Embarrassment is a complex emotion which relies on our understanding of what others may think of us. Since humans can’t directly tell how an animal is feeling, we can only assume from observation whether or not certain animals are capable of feeling embarrassment. 

Why do we become embarrassed?


Embarrassment arises when a person becomes aware of a real or imagined failure to follow typical social norms. It can also come with feelings of shame, guilt or regret.

Although embarrassment is a fairly negative emotion, feeling and displaying it can be highly socially beneficial. It is a ‘prosocial‘ behaviour, characterised by a concern for the feelings and welfare of others. Displaying embarrassment shows others that you understand the social rules that keep the group together, and are unlikely to break them again.


Essentially, embarrassment can bring social groups closer together. This is important for humans as we’re a highly social species. Staying in groups has been necessary for our survival for many millennia.

So, if it is so beneficial to the survival of humans, can animals living in their own social groups feel embarrassed as well?


Can animals become embarrassed?


Our current beliefs on the emotions of animals greatly come from observation by researchers. In one study, researchers saw monkeys check whether or not the other members of their social group had noticed after falling from a branch or stumbling into a ditch.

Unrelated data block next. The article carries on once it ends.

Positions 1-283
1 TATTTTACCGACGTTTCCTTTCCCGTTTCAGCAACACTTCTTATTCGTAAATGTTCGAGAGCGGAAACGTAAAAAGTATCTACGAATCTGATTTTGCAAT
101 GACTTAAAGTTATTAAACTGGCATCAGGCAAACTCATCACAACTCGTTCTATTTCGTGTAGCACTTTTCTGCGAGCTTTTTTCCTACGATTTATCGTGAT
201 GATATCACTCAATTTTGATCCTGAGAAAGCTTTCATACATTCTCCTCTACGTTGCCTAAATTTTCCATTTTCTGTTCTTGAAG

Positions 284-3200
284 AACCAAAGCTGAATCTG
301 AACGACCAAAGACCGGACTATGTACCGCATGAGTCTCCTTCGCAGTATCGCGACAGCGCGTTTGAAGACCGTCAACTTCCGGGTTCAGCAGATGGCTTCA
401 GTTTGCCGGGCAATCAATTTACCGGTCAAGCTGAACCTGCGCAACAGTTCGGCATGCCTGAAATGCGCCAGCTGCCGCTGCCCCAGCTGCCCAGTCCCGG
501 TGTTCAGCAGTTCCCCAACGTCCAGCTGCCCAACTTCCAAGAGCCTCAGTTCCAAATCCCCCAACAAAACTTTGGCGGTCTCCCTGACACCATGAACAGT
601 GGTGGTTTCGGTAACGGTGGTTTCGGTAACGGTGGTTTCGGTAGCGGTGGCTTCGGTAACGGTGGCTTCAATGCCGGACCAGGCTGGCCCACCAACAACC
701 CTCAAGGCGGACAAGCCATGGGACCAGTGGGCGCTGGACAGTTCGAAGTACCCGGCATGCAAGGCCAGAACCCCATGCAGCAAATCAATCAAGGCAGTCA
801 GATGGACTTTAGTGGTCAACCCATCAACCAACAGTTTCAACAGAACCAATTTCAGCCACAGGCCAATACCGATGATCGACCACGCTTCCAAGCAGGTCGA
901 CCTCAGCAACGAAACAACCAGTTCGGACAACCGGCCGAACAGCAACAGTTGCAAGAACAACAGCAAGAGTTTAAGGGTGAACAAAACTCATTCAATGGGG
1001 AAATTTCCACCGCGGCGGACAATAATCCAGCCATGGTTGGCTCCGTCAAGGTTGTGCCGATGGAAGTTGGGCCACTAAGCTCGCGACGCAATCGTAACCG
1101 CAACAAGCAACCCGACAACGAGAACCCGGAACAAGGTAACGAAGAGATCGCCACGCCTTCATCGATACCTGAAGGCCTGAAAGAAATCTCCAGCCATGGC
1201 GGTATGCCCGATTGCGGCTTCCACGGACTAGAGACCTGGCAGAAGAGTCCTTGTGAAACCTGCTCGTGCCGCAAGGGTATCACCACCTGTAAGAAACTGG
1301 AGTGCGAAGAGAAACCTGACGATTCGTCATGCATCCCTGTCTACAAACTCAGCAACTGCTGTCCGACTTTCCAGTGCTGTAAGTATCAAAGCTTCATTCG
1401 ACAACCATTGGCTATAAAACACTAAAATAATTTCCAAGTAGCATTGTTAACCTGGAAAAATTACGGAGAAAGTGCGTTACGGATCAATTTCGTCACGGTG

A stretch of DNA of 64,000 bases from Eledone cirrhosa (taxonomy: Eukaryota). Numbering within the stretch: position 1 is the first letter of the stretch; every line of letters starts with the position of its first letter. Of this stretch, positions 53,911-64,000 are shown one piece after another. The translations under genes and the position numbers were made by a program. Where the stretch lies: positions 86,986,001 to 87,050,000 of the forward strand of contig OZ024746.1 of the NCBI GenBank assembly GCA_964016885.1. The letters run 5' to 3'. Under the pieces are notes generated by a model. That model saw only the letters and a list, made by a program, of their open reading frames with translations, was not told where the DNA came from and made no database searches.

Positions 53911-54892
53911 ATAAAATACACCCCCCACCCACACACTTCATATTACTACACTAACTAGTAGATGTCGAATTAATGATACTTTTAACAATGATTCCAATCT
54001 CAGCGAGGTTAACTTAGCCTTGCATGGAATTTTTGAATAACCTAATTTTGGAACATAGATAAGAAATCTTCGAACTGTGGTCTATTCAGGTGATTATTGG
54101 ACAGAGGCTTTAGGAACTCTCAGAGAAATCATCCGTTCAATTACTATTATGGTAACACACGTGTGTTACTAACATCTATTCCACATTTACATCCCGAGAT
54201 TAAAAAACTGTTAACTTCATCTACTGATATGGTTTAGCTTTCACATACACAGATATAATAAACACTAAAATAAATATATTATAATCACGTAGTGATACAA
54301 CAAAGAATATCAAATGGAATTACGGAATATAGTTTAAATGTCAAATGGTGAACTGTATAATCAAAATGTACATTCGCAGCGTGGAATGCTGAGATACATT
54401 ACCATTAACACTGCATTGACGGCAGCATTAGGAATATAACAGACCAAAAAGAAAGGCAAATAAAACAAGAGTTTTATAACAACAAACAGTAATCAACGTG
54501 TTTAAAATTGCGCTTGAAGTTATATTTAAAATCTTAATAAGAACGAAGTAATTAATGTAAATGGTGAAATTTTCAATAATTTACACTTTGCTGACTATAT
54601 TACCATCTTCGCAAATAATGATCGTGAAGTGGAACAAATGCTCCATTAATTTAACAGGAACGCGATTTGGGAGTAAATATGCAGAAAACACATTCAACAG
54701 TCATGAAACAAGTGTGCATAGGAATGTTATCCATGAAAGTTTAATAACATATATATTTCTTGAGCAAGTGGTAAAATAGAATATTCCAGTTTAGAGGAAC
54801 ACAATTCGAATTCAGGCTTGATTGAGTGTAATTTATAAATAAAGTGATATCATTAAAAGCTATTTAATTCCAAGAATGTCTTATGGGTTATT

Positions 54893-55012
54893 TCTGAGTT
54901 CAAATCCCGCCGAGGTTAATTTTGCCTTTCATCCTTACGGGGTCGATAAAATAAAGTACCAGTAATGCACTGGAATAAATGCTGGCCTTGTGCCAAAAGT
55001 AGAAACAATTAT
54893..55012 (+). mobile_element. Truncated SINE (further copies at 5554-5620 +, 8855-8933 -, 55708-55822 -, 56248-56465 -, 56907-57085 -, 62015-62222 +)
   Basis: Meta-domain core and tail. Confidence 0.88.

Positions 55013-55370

You may have seen what seemed like a display of embarrassment in your own pets. You may see them cower and avert their eyes in their new haircut or their halloween costume. They may even hide. But these observations don’t necessarily prove that animals can feel embarrassed.


Embarrassment depends on an animal’s ability to understand that their peers have their own opinions. They also have to guess from experience what these opinions might be. This requires a high level of reflective thought, where animals think about their previous experiences and how it may have effected themselves or others emotionally. It is difficult to prove if animals are capable of reflective thought. This makes scientists torn on the subject.


Primary and secondary emotions


Some scientists believe in the idea of primary and secondary emotions.

Primary emotions are considered to be automatic emotions.  They are connected to the idea of ‘fight or flight’. For example, animals who are more scared of danger are more likely to survive by fleeing from a predator.

Secondary emotions, including embarrassment, are thought out and reflected upon. Only more intelligent animals such as humans are able to feel secondary emotions, with most only capable of primary emotions.

However, there is no overall agreement between researchers on which animals belong to which group. We don’t have direct access to the minds of animals, so we can only rely on observation. Sometimes we can assume an animal is feeling a secondary emotion when it is actually only responding instinctively to a situation. For example, embarrassment in pets could simply be discomfort or confusion.

You can observe your own pet carefully and try and work out for yourself whether they feel embarrassment or not. Either way, signs like cowering, drooped ears and averted eyes show that your animal is uncomfortable.


Animal-Club provides animal parties or animal handling workshop where your will be able to see, learn and interact with the hamsters and other wonderful animals with the help of our presenters. Our mobile zoo has many friendly animals such as rabbits, tarantulas, geckos, vinegaroons and more that will be perfect for an animal party. We can also come over to your school for an animal school visit or arrange for an animal workshop with us where the children can learn about animals and have fun too.